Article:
Published by: Steerforth Press
Published on: February 25, 2014
Page Count: 160
Genre: Literary Fiction
My Reading Format: Audiobook provided to me by the publisher through Audiobook Jukebox’s Solid Gold Reviewer program.
Audiobook Published by: Steerforth Press
Narrator: Wayne Farrell
Audiobook Length: 4 hours 48 minutes
Available Formats: Paperback, eBook, and Audiobook
Summary from the Publisher:
In the aftermath of Ireland’s financial collapse, dangerous tensions surface in an Irish town. As violence flares, the characters face a battle between public persona and inner desires. Through a chorus of unique voices, each struggling to tell their own kind of truth, a single authentic tale unfolds.
A good Irish novel speaks to me like none other. Such was the case with The Spinning Heart by Donal Ryan. This novel, which sheds a little light on the lives of 21 people who live in small Irish as well as tells the overarching story of the Mahon family, is heartbreaking. These people are trying to eke out a life in the midst of an economic depression that has cost their town so much. At the same time, it is utterly human. On the surface I share very little in common with these characters, but as I read I found that not to be true at all. If I couldn’t see myself in them, I certainly felt their pain and empathized with their shortcomings and bitterness. The entire time I listened to this audiobook I wished that humans could communicate their thoughts and pain with each other the way in which Ryan captured their inner hearts. There would be so much less heartache in this world if we could simply open up and be honest with the ones we love.
I listened to this audiobook at an auspicious time in my life. There are many things I’m coming to understand about myself and my life. It’s funny how it’s taken me 42 years to learn to accept and love myself. When you do that, you can no longer sit back and casually accept living your life in a dead man’s float. I’ve been introspective, doing my best to start cleaning out the crap I’ve accumulated inside of myself over the years. I will never forget that Saturday in the post office parking lot when I got to Brian’s story. He is a young man making plans to leave home to go to Australia. He wasn’t going out on his own so much to make his own life as he was clinging to an escape. As I was listening to his story, I acknowledged to myself that I’ve been doing the exact same thing. I’ve been escaping from my past and my present for a long time now. There’s no future in doing that. This very last paragraph brought me to tears.
I saw Bobby Mahon this morning, over beyond at the Height. I was up with the da, pulling weeds and letting on to be praying for the souls of the Faithful Departed. I might as well humour his another while, in fairness. Bobby was coming over the stile beside the locked gate as we came to it. He’s meant to be tapping a flaker of a wan from town that used to go with Seanie Shaper that bought one of the houses in Pokey Burke’s estate of horrors. There’s war over it. You should see his wife as well, your wan Triona – she’s a ride and a half. Bobby is a pure bull, though, so he is. He probably rides the two of them every day. Things come easy to guys like Bobby Mahon. He’s not the brightest star in the firmament, but he’s a proper man. He has nothing to prove. Kenny reckons he’s like Paul Newman in Cool Hand Luke; no fucker could break him. He wore his hurley off of the McDonagh’s full forward at the end of The County Final We Nearly Won. Then he flung it away and lamped five or six fellas before Jim Gildea the sergeant and about twelve other bollockses got between him and the McDonagh’s boys. I was only a small boy at the time. I wanted to be Bobby Mahon. I still do, imagine. I’m some loser. Why can’t I want to be me?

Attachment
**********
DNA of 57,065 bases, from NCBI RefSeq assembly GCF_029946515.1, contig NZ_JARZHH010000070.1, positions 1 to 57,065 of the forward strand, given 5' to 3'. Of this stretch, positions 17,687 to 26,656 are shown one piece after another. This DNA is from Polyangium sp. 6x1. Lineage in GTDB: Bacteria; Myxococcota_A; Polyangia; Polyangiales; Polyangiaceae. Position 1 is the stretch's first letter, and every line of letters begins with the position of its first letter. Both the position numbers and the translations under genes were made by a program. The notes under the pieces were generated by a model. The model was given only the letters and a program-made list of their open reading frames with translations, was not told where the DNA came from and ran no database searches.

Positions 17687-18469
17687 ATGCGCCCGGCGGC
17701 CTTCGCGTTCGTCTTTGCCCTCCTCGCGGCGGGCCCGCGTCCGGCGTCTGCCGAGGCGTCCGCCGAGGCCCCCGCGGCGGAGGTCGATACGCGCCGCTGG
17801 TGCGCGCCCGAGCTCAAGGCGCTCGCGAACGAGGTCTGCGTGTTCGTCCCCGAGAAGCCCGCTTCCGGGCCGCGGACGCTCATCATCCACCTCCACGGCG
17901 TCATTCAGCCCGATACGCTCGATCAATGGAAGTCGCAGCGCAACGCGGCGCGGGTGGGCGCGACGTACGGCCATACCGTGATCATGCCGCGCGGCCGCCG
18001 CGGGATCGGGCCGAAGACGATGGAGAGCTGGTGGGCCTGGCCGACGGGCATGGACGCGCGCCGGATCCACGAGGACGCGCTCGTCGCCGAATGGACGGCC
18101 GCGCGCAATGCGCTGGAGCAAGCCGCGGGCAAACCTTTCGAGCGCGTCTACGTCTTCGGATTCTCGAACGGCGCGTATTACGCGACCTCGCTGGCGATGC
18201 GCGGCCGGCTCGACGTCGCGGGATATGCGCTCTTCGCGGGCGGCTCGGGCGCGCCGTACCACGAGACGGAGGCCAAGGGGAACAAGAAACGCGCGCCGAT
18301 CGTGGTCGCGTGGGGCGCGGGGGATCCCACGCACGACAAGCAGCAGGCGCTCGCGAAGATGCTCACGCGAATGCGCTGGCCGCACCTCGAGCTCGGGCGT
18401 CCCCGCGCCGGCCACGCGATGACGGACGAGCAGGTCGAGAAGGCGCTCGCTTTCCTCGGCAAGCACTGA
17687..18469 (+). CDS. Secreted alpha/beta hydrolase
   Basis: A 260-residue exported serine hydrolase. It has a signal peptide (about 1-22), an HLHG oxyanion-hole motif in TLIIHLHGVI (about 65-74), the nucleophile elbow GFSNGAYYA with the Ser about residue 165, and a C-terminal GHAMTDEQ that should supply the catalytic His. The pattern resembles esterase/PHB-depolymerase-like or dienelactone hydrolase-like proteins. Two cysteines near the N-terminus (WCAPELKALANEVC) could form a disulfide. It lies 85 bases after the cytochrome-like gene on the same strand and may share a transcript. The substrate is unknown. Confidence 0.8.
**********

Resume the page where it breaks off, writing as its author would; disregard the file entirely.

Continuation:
I preordered the book right then and there because I knew Brian’s story was a story I would need to revisit often as a reminder of how hard it struck me.
As I mentioned, this novel is a collection of character snapshots that relate back to the story of Bobby Mahon and his family. When casting this audiobook, the publisher could have used numerous narrators to give voice to the many men and women who make the story complete. Steerforth Press chose to have one narrator perform each character and the effect was brilliant. I was amazed at Wayne Farrell’s work throughout. Each character was unique and narrated with the dignity his or her story required. I could easily imagine myself as a taxi driver picking up a new fare with each chapter. Farrell may not have many titles to his credit yet, but his work on The Spinning Heart never betrayed it. This title is worthy of an Audie nomination. If you’re an audiobook fan, keep him in your sights.
I reread sections of The Spinning Heart as soon as my paperback copy arrived in the mail. I relived the stories but was also glad that I experienced it first in audio. Ryan writes with the vernacular of the character’s small Irish town, so I was glad to have Wayne Farrell’s narration in my ears as I reread it. I never could have pronounced some of the names on my own and there are turns of phrase would have seemed Greek to my eyes that were lovely and full of meaning as they flowed from Farrell’s tongue. Had I picked up the paperback first, some of Donal Ryan’s gorgeous writing may have been lost on my American eyes. It’s a blessing to have such easy access to audiobooks.
Many thank Donal Ryan for hitting me where I live and Wayne Ferrell for making The Spinning Heart come to life so vividly. I treasure this book and the experience of reading it. It will be a difficult task to top this audiobook this year.